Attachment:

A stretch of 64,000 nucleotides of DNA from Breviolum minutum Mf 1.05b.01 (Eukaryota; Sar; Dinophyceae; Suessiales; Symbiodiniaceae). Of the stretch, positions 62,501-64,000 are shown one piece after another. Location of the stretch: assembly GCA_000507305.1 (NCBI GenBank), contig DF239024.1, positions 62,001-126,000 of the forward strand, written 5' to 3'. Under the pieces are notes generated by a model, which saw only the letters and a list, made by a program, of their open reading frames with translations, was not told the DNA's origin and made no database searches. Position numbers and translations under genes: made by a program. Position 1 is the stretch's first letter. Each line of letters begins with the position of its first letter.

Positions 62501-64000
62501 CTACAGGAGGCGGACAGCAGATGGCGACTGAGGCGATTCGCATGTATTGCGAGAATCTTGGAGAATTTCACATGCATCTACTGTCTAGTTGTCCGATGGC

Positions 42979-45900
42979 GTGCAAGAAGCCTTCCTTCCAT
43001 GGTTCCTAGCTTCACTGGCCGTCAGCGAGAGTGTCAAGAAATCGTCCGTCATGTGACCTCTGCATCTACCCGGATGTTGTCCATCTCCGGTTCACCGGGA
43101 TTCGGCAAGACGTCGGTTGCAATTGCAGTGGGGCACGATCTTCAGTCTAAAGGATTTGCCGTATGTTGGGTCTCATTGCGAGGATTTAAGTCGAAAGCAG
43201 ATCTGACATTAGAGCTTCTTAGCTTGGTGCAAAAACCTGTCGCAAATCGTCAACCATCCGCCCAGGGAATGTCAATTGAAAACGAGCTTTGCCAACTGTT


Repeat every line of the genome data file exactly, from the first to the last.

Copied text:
A stretch of 64,000 nucleotides of DNA from Breviolum minutum Mf 1.05b.01 (Eukaryota; Sar; Dinophyceae; Suessiales; Symbiodiniaceae). Of the stretch, positions 62,501-64,000 are shown one piece after another. Location of the stretch: assembly GCA_000507305.1 (NCBI GenBank), contig DF239024.1, positions 62,001-126,000 of the forward strand, written 5' to 3'. Under the pieces are notes generated by a model, which saw only the letters and a list, made by a program, of their open reading frames with translations, was not told the DNA's origin and made no database searches. Position numbers and translations under genes: made by a program. Position 1 is the stretch's first letter. Each line of letters begins with the position of its first letter.

Positions 62501-64000
62501 CTACAGGAGGCGGACAGCAGATGGCGACTGAGGCGATTCGCATGTATTGCGAGAATCTTGGAGAATTTCACATGCATCTACTGTCTAGTTGTCCGATGGC

Positions 42979-45900
42979 GTGCAAGAAGCCTTCCTTCCAT
43001 GGTTCCTAGCTTCACTGGCCGTCAGCGAGAGTGTCAAGAAATCGTCCGTCATGTGACCTCTGCATCTACCCGGATGTTGTCCATCTCCGGTTCACCGGGA
43101 TTCGGCAAGACGTCGGTTGCAATTGCAGTGGGGCACGATCTTCAGTCTAAAGGATTTGCCGTATGTTGGGTCTCATTGCGAGGATTTAAGTCGAAAGCAG
43201 ATCTGACATTAGAGCTTCTTAGCTTGGTGCAAAAACCTGTCGCAAATCGTCAACCATCCGCCCAGGGAATGTCAATTGAAAACGAGCTTTGCCAACTGTT